Jane Goodall’s enduring message on nature gains steam in wake of COP15

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For someone who turns 89 next week, legendary ethologist Dr. Jane Goodall hasn’t lost a step. She travels 300 days a year, runs environmental and youth programs in 70 countries, and can still wield her tiny frame and soft British voice to reduce a packed room to tears and smiles at the same time.

Through the largesse of an old college buddy, I found myself in her presence in Tampa this week, watching her work her magic on a packed fundraising crowd on the roof of the Florida Aquarium.

In an interview with Callaway Climate Insights ahead of the event, Goodall said it was too soon to tell if the COP15 global biodiversity pact would be met with actual government action or follow the neglected path of the Paris climate agreement of 2016. She also praised governments such as Costa Rica for finding ways to compensate their people for restoring valuable forests and those enacting climate legislation and seeking advice from ancient methods.

“Finally, people are turning back to indigenous knowledge before it is too late and it is lost to us,” Goodall said.

She also had some fascinating things to say about AI, and the dangers of approaching tipping points in both biodiversity and climate, which I will dig into in my Zeus column next week. Her comments come amid a surge of investor money into new biodiversity funds following the COP15 agreement, and research that is putting a real cost on the destruction of nature committed in the name of economic growth.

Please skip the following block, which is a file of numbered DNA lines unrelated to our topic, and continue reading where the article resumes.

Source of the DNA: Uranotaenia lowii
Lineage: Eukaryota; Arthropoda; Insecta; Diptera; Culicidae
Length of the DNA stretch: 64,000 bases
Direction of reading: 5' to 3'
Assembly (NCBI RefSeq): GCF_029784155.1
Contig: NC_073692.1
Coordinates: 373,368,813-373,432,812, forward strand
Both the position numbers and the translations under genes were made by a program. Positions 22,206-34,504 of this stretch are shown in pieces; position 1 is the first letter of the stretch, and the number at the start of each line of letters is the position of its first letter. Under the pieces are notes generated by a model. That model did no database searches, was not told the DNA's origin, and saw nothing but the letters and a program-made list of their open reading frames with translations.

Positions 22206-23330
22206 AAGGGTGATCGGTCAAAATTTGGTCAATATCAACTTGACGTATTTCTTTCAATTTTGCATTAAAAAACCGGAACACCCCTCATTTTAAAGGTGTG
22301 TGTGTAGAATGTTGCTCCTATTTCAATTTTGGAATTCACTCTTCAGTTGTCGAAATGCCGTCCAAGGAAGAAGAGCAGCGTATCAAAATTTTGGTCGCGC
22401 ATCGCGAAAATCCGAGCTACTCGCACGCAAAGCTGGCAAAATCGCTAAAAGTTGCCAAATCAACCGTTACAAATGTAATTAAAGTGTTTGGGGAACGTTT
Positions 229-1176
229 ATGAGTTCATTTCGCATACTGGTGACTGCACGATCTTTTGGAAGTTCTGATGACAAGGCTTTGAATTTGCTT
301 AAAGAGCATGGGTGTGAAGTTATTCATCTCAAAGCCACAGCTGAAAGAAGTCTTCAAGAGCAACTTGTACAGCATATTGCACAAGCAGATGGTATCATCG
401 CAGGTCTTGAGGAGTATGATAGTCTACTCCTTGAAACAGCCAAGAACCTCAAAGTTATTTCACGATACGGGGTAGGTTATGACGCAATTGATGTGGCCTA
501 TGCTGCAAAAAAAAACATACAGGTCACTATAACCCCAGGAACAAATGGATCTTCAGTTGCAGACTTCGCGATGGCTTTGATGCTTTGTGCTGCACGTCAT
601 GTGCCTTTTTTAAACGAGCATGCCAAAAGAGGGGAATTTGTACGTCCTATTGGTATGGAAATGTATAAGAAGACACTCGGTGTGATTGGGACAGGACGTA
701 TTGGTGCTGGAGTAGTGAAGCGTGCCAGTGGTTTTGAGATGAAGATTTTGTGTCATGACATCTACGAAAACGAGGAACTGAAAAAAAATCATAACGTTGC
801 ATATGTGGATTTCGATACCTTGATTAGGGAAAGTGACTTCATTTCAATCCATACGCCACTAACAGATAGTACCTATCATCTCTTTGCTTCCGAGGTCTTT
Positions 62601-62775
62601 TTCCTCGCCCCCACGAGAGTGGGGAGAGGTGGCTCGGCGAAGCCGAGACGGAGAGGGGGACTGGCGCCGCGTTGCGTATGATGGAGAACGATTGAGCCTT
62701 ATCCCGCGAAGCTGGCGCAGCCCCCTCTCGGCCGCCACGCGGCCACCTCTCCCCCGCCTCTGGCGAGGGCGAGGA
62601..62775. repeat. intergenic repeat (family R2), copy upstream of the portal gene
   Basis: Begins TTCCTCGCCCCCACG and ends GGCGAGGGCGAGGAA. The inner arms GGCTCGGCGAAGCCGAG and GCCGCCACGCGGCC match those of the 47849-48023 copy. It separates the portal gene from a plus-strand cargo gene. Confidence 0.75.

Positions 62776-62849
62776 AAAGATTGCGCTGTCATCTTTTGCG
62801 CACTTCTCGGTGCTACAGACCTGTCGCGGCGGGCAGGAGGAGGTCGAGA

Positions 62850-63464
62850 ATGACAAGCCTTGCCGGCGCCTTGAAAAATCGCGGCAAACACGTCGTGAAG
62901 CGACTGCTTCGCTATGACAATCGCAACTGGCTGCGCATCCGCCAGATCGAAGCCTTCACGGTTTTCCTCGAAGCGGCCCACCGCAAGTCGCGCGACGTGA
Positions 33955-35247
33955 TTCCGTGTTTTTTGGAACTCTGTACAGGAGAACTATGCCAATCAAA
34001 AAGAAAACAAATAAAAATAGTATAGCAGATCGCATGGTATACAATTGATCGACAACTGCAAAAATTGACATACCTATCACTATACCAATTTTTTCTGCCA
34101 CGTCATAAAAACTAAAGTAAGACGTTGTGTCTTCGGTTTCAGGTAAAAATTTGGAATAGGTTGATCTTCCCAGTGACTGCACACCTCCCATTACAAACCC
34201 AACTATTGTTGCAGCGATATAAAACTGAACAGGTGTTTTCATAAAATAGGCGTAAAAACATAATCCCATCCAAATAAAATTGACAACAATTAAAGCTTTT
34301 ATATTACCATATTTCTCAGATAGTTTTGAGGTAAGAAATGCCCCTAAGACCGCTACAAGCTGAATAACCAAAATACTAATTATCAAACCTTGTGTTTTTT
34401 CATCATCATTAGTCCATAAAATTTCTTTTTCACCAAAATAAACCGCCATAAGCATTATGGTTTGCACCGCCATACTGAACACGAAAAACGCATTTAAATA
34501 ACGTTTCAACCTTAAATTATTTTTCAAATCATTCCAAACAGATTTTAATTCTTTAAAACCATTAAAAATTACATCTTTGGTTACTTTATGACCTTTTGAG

Back at the event itself, she thrilled the crowd by saying her name in chimpanzee, giving her views on life after death, explored in her latest book, “The Book of Hope,” and sharing a ‘tot’ of her favorite whiskey, Famous Old Grouse, on stage with the largest donors at an auction of memorabilia.

That auction included a tool which she had witnessed a chimp use in the wild, which sold for $8,000. Just another night on Jane Goodall’s never-ending environmental hope tour.

A reassessment of Larry Fink’s annual letters to CEOs and shareholders

. . . . Larry Fink’s annual letter to CEOs was called out recently for not specifically mentioning environmental, social and governance (ESG) investing strategies, as watchers of the BlackRock founder said he must be retreating from his bold statements three years ago that climate risk will change the investment industry after political pressure from the right. But Mark Hulbert argues that a more nuanced analysis of the letter shows that Fink might be onto something far more important than the politics of ESG. Check out his insights here.

Read the full column

Thursday’s subscriber-only insights

How Big Oil’s latest attempt at court-shopping didn’t get past checkout

. . . . Yet another decision has ruled that Big Oil must defend against about 20 claims that it pay up for the local impacts of a warming planet itself in state courts rather than at the federal level. The ruling also avoids the cases going to the Supreme Court. Both federal courts and the Supreme Court are thought likely to be more sympathetic to the oil industry’s case. Read more here. . . .

Smart move? Shares and sales jump after Musk’s Tesla price cuts

. . . . Elon Musk cut his prices — and now his Tesla $TSLA sales are even hotter (in Europe, at least). How are things going to shake out as other manufacturers also introduce cheaper EVs? It’ll be a fascinating process. Read more here. . . .